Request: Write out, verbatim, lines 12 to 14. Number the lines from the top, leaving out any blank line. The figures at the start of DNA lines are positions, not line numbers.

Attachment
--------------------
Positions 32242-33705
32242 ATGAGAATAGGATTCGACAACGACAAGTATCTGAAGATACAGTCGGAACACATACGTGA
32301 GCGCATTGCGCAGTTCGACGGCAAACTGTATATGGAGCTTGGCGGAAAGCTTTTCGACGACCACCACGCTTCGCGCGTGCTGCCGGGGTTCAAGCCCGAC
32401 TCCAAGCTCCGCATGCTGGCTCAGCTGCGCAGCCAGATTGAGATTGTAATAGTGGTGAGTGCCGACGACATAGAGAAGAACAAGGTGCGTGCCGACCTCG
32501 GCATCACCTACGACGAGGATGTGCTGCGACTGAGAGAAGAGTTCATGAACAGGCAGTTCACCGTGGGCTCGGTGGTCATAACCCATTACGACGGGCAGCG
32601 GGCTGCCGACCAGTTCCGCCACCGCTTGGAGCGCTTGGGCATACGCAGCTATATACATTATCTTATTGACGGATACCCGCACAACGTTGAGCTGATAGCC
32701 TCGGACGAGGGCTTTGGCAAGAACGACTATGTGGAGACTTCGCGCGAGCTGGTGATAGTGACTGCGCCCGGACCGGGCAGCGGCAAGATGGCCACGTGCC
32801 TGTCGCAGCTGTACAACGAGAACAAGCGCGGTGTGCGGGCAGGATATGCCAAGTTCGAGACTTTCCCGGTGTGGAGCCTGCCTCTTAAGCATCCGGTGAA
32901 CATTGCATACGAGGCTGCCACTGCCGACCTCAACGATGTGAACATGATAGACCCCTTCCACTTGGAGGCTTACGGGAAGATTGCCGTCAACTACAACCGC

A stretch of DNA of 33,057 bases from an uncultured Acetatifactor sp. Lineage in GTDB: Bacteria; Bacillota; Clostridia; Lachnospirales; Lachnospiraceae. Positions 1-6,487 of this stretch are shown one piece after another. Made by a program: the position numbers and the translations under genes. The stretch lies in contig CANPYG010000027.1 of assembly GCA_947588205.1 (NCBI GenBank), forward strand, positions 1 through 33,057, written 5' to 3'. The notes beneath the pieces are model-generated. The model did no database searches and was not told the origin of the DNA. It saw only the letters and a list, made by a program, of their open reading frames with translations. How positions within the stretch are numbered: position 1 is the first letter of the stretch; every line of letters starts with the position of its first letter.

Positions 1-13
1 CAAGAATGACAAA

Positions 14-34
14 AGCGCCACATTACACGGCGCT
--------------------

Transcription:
1 CAAGAATGACAAA

Positions 14-34
14 AGCGCCACATTACACGGCGCT